I saw this morning in my email inbox that the Stacey Keach Lear has been extended at the STC in Washington. Which makes me think again of the many ways in which the last scene did not live up to the promise, or the verve, of the opening. Part of the problem, perhaps, is simply the need for things to wind down: the King dies of heartbreak and exhaustion, being “streched out” on the rack of the world (in Kent’s metaphor), but given how much energy is required of the star actor, sometimes that level of physical broken-ness is hard to pull off. (I remember Ian McKellan had some similar problems in the last scene, and Kevin Kline, at the NY Public Theater, even more so.)
But the direction of the final scene was off too: cutting “yet Edmund was beloved” flattens this complex character, and omitting “Great thing of us forgot” may avoid an awkward laugh-line in the middle of the crisis, but it also makes the long scene less complex. The dead Cordelia, a Goth princess no more, looks instead like a sex symbol in her tattered clothes, but that itself is distracting. The repeated lines — “Never, never…” and “Howl, howl…” — are a challenge to any actor (was it Olivier who said the former was unplayable?), but they were among Keach’s weaker, and least inventive, moments.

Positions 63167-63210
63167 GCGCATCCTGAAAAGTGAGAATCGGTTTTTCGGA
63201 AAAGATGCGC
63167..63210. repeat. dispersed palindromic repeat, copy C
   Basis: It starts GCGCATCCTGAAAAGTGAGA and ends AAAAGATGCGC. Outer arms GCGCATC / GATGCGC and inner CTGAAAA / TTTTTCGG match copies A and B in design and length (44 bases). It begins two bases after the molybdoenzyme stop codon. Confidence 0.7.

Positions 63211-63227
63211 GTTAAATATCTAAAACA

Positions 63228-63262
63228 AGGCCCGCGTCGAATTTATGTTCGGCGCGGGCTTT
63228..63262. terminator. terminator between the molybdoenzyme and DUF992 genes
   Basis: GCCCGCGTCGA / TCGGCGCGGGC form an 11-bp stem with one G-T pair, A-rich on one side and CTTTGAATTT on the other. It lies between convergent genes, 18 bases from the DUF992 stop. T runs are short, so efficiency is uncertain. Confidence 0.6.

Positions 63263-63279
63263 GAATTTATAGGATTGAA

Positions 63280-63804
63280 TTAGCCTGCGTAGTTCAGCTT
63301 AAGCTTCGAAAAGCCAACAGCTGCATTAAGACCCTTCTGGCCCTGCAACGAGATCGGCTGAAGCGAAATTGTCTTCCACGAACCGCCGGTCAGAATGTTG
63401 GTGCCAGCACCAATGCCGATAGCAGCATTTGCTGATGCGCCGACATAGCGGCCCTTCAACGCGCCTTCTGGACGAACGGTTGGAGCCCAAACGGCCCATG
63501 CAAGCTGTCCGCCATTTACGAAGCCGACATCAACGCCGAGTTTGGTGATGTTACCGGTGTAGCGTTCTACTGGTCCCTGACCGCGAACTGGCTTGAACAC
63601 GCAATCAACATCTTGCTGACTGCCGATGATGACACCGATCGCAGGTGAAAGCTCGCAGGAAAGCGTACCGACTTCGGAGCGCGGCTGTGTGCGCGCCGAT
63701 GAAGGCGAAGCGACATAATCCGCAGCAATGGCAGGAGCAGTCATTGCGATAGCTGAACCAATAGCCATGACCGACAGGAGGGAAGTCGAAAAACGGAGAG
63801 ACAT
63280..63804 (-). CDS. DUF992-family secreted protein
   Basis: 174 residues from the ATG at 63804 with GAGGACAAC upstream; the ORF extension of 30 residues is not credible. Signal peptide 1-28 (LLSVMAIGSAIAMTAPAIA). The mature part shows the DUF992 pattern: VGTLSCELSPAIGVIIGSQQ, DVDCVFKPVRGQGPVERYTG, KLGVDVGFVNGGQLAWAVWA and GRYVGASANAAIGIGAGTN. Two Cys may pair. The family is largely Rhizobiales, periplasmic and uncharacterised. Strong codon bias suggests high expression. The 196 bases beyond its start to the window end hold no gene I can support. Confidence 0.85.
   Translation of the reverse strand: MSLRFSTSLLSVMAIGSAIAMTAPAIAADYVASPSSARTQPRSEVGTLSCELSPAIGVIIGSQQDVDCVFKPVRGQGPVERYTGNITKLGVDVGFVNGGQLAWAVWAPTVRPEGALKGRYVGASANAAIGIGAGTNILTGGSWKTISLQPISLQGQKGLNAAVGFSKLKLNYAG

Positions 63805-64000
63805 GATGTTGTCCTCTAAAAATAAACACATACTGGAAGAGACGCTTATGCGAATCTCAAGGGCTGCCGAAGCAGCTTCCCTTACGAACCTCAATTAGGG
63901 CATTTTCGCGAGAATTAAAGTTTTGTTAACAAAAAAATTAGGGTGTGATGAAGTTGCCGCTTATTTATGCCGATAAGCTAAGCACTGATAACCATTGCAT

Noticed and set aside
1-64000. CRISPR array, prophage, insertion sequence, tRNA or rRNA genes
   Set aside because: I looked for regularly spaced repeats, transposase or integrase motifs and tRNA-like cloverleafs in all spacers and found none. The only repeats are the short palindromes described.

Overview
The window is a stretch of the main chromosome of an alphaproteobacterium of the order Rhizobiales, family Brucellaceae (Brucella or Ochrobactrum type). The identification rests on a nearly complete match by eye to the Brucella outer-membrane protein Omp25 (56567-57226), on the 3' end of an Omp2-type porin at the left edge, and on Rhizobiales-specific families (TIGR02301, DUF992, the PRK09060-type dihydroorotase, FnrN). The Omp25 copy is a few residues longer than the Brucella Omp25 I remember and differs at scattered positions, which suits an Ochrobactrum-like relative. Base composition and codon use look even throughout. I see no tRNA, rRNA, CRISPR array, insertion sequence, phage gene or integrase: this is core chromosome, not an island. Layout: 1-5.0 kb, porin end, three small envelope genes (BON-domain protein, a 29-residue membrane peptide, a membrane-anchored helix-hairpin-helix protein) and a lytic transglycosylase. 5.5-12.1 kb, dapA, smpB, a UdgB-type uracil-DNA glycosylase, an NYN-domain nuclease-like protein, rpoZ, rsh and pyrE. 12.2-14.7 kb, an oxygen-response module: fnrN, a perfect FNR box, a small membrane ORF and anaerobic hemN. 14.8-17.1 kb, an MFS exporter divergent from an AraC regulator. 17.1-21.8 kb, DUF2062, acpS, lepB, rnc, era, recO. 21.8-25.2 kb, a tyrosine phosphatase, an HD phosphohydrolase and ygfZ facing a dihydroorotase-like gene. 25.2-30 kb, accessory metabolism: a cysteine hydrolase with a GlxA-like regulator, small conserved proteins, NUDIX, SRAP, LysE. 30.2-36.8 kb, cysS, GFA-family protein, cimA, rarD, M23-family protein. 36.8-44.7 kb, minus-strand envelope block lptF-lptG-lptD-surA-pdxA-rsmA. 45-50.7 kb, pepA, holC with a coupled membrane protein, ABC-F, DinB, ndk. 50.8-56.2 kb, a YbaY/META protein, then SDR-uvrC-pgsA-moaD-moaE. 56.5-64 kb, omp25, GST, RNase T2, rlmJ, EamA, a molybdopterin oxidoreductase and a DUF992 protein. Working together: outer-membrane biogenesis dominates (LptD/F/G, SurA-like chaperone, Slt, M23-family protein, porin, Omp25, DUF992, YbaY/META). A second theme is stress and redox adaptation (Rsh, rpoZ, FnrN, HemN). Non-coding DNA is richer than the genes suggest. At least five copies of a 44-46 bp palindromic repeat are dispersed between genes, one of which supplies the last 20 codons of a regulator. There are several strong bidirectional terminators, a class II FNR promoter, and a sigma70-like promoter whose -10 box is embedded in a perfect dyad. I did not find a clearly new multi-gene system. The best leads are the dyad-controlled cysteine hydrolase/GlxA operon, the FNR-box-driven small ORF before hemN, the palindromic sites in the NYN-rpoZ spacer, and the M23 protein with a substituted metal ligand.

Is there a tension between 1.2 (the King’s manic dance of kingdom-dividing) and 5.3 (the slow slog into death)? Certainly there is, and perhaps it’s true that in our age-defying cultural moment we’re more open to an energetic (if mad) king than one whose heart breaks slowly.
In Edgar’s final line, about speaking “what we feel, not what we ought to say,” he picks up the stage microphone that the King and evil daughters had used in 1.2, We’re supposed to think, I suppose, that he’s assuming a kind of kingship (though he is on his belly and not commanding the stage), as in the revised Lear-plot in which he married Cordelia and ruled Britain. True to recent habits, this version does not imagine any possible redemptive future for the kingdom. But I also missed the dramatic and poetic force of the floor dropping out beneath everyone.